Even though this was a study of sex differences, much of the media coverage has focused only on the male findings. The notion that the sex difference is much smaller than people have previously been led to believe has been overlooked. In addition, much of the media coverage of this study has left out the most interesting and valid aspects of our study and has focused only on the frequency statistics. We never intended our research to be used to draw conclusions about the entire population.

We were interested only in comparing equivalent groups of women and men. The coverage has also confused or conflated the median and mean data, leading to some confusion. And most importantly, very few reports of this study have stressed the degree to which the men were different from one another regarding their frequency of sexual thoughts. I used to worry that the old notion that men think about sex several times a minute was likely to make men who thought about sex less frequently which would have been all of the men in our study feel somehow as if they weren't the same as other men.

If the headlines had to focus only on men, they should have been "college men think about food and sleep as much as they think about sex" or "college men think about sex between 1 and times a day. Although on average, the men in our study did report more thoughts about sex than did the women, many of the women reported more sexual thoughts than many of the men. The popular notion is that in the realm of sexuality, men and women are very different from each other.

However, there is quite a bit of research to suggest that they are more similar than different, even among college students, who are likely at an age at which gender differences in sexuality are maximized. We obviously need much more research with individuals past the age of 25, but that is much harder to accomplish. After our college student study was complete, I began a second study using a community sample of adults over the age of It was much harder to obtain that sample, and most of the participants did not follow through with the tally counter portion of the study because they had no real incentive to do so.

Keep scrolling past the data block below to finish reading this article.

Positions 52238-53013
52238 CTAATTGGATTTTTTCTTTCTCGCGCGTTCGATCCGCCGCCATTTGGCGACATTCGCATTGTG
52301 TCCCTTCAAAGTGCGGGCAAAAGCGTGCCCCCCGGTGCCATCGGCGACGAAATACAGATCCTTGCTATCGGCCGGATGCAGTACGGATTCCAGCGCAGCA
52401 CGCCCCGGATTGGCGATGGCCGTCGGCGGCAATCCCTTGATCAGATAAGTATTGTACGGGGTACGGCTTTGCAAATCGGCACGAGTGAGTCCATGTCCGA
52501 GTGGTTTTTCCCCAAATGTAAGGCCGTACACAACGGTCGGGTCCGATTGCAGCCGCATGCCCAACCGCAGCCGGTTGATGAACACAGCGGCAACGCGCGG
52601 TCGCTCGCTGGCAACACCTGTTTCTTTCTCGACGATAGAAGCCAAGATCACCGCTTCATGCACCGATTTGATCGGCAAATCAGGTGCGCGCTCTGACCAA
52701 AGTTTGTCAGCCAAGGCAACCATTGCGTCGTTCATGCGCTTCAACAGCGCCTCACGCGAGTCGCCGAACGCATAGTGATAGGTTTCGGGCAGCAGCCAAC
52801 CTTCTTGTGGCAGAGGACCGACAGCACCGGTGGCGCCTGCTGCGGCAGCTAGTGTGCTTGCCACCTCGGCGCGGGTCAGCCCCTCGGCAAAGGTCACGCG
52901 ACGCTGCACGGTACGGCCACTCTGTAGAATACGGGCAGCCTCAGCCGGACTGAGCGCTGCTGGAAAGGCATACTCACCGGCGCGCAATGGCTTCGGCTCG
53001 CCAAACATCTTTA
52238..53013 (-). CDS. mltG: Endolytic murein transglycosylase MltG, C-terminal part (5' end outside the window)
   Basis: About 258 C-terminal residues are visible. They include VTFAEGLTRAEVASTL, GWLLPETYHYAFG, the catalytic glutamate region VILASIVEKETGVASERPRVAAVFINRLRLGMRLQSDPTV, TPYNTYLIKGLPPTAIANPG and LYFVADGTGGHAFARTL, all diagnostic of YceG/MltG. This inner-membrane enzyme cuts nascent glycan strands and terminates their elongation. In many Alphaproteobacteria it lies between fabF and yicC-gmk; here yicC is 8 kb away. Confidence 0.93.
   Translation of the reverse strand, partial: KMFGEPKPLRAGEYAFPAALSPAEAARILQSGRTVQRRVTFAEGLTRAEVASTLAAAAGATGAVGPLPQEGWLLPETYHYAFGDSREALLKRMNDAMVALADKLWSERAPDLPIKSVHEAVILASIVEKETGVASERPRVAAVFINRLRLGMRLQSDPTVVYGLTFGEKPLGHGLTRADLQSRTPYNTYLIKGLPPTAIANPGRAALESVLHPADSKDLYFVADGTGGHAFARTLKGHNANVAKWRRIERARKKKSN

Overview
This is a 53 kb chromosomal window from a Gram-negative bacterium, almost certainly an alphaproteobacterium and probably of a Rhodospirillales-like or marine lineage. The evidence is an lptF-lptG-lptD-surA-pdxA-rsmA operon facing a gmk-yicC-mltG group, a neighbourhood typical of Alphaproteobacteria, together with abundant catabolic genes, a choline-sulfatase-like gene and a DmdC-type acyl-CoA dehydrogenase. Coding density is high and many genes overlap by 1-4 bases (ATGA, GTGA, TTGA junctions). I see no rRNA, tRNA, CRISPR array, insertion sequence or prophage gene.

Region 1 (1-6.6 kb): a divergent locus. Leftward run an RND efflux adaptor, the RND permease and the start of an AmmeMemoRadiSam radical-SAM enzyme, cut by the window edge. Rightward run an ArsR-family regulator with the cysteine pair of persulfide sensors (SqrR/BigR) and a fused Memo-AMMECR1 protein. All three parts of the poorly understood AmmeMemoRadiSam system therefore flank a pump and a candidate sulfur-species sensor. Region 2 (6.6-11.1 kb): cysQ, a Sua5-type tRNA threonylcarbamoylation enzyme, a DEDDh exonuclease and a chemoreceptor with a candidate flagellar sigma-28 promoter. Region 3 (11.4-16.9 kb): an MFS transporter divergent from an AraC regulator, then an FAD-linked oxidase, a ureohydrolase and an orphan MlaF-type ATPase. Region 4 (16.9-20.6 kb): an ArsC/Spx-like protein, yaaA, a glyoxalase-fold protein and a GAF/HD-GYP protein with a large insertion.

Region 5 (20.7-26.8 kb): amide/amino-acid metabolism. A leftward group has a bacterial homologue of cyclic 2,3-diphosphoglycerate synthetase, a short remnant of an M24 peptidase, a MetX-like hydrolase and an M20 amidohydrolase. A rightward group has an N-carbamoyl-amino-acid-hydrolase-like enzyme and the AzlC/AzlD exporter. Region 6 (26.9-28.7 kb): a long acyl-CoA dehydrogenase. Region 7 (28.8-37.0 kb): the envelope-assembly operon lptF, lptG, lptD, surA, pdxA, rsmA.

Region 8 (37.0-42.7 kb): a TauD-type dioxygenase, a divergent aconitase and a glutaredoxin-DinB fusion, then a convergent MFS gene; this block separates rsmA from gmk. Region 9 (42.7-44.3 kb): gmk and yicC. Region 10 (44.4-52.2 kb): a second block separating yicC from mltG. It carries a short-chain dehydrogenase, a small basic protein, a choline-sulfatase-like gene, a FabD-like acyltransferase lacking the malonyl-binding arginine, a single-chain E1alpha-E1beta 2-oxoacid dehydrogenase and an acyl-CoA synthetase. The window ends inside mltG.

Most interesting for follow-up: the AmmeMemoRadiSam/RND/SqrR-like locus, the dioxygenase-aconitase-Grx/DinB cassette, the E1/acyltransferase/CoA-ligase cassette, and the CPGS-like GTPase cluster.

The research discussed above will appear in the January issue of the Journal of Sex Research: Sex on the brain? An examination of frequency of sexual cognitions as a function of gender, erotophilia, and social desirability. Journal of Sex Research, 29, You can follow the Sexual Continuum blog by becoming a fan on Facebook. Be sure to read the following responses to this post by our bloggers:

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Do Men Think About Sex More Than Women? Science Explains!



Why do men think about sex

SHARE Recently there has been a lot of attention in the media about a new study on frequency of sexual thoughts among men and women. I thought it would be informative to hear directly from the scientist who led the study describing in her own words the findings and their interpretation.

This blog entry is by the lead author of this study, Dr. Most people have heard the popular claim that men think about sex every seven seconds around 8, times a day! The frequency of sexual thoughts has been studied in the past, but every study except for one has relied on self-report after the fact quick—how many times a day do you think about sex?

People aren't very good at assessing information like that, and their reports are likely to be influenced by what they have heard in the past about the frequency of sexual thoughts and by expectations for their gender. Even so, the previous research that examined actual numerical frequency has found daily sexual thought frequencies are not even in the double-digits. In addition, the research has not always consistently revealed gender differences in frequency of sexual thoughts.